And, i also have had concerns about the atonement doctrine and think you will embrace the following examination of it:

4. MEANING OF THE DEATH ON THE CROSS

Although Jesus did not die this death on the cross to atone for the racial guilt of mortal man nor to provide some sort of effective approach to an otherwise offended and unforgiving God; even though the Son of Man did not offer himself as a sacrifice to appease the wrath of God and to open the way for sinful man to obtain salvation; notwithstanding that these ideas of atonement and propitiation are erroneous, nonetheless, there are significances attached to this death of Jesus on the cross which should not be overlooked. It is a fact that Urantia has become known among other neighboring inhabited planets as the "World of the Cross."

Jesus desired to live a full mortal life in the flesh on Urantia. Death is, ordinarily, a part of life. Death is the last act in the mortal drama. In your well-meant efforts to escape the superstitious errors of the false interpretation of the meaning of the death on the cross, you should be careful not to make the great mistake of failing to perceive the true significance and the genuine import of the Master's death.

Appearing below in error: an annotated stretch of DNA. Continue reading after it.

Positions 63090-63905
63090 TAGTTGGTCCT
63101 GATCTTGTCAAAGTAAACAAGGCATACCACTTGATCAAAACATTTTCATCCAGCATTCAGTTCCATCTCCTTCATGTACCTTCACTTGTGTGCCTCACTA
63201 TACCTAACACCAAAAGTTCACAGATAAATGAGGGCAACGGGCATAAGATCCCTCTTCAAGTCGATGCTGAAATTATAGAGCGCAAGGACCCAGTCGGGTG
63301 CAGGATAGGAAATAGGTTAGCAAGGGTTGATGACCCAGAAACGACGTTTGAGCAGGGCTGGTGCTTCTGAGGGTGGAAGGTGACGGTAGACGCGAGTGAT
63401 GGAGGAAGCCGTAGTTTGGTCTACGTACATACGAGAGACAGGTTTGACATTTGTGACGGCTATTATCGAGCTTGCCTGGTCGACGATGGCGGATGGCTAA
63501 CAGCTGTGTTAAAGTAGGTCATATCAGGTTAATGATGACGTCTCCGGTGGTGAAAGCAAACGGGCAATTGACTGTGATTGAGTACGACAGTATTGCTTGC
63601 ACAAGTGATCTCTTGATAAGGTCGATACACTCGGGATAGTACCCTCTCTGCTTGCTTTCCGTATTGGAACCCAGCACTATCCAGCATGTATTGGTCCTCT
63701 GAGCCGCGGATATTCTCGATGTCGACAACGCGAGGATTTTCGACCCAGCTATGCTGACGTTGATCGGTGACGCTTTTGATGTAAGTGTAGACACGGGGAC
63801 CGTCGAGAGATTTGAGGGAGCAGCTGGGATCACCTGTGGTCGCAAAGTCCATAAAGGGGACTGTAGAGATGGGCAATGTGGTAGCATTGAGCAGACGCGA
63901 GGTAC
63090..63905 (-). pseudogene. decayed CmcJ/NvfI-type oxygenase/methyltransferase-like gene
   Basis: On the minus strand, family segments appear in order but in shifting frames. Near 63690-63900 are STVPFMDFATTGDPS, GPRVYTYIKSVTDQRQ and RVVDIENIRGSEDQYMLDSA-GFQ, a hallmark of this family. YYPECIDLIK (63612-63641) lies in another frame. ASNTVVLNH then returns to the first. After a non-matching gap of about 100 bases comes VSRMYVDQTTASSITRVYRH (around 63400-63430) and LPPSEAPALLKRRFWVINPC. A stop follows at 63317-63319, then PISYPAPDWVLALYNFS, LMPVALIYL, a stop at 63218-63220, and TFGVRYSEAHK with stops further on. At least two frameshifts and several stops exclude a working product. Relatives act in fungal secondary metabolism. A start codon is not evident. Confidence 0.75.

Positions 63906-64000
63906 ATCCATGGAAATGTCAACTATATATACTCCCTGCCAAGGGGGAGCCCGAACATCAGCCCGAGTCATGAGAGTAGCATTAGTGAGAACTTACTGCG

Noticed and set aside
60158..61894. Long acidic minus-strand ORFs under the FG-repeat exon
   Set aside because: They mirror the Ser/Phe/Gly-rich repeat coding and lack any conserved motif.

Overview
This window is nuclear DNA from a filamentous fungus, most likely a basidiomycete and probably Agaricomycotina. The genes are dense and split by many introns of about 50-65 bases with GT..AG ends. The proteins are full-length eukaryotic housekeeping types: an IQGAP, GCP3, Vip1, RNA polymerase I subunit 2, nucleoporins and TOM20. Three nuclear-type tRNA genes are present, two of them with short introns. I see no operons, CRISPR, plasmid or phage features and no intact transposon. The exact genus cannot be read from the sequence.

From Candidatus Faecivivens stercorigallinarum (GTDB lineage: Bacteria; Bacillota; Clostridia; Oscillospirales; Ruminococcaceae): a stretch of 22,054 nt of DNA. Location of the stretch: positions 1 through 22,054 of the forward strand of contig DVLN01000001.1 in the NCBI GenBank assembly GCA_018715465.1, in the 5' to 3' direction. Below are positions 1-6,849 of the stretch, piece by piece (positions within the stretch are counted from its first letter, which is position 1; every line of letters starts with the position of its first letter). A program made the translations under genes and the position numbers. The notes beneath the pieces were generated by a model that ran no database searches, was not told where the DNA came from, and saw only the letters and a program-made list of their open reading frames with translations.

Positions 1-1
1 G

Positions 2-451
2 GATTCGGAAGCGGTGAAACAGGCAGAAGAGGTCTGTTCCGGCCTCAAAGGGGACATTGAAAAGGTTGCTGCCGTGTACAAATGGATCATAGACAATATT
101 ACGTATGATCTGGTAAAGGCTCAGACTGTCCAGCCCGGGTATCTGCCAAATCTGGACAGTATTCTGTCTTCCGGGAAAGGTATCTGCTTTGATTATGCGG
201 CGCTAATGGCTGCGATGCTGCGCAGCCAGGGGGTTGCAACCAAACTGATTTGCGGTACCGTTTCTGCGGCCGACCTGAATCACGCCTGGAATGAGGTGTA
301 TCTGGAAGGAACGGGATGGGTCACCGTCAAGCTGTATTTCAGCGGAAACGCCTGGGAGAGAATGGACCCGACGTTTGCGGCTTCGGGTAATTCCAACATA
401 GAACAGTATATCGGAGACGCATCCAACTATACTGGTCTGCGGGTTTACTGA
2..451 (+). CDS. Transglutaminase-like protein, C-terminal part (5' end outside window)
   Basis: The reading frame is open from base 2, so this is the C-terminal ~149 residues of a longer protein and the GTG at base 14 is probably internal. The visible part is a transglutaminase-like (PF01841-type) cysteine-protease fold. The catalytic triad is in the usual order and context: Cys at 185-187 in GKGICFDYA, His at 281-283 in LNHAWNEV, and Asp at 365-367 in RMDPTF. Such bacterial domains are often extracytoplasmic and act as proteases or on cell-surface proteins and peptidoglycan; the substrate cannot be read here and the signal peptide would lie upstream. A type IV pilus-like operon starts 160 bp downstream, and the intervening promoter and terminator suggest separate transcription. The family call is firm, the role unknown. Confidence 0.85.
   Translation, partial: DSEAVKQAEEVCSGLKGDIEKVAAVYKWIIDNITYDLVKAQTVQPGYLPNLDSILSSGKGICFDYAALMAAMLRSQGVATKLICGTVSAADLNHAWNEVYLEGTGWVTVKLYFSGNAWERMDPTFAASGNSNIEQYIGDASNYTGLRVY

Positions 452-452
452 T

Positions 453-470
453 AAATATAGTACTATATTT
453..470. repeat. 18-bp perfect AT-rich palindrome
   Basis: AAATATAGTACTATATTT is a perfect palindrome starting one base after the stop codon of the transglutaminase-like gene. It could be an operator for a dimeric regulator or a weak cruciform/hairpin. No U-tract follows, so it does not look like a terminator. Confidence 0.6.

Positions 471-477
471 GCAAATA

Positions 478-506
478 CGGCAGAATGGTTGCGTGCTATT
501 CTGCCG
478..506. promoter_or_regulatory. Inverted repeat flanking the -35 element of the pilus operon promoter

Mortal man was never the property of the archdeceivers. Jesus did not die to ransom man from the clutch of the apostate rulers and fallen princes of the spheres. The Father in heaven never conceived of such crass injustice as damning a mortal soul because of the evil-doing of his ancestors. Neither was the Master's death on the cross a sacrifice which consisted in an effort to pay God a debt which the race of mankind had come to owe him.

Before Jesus lived on earth, you might possibly have been justified in believing in such a God, but not since the Master lived and died among your fellow mortals. Moses taught the dignity and justice of a Creator God; but Jesus portrayed the love and mercy of a heavenly Father.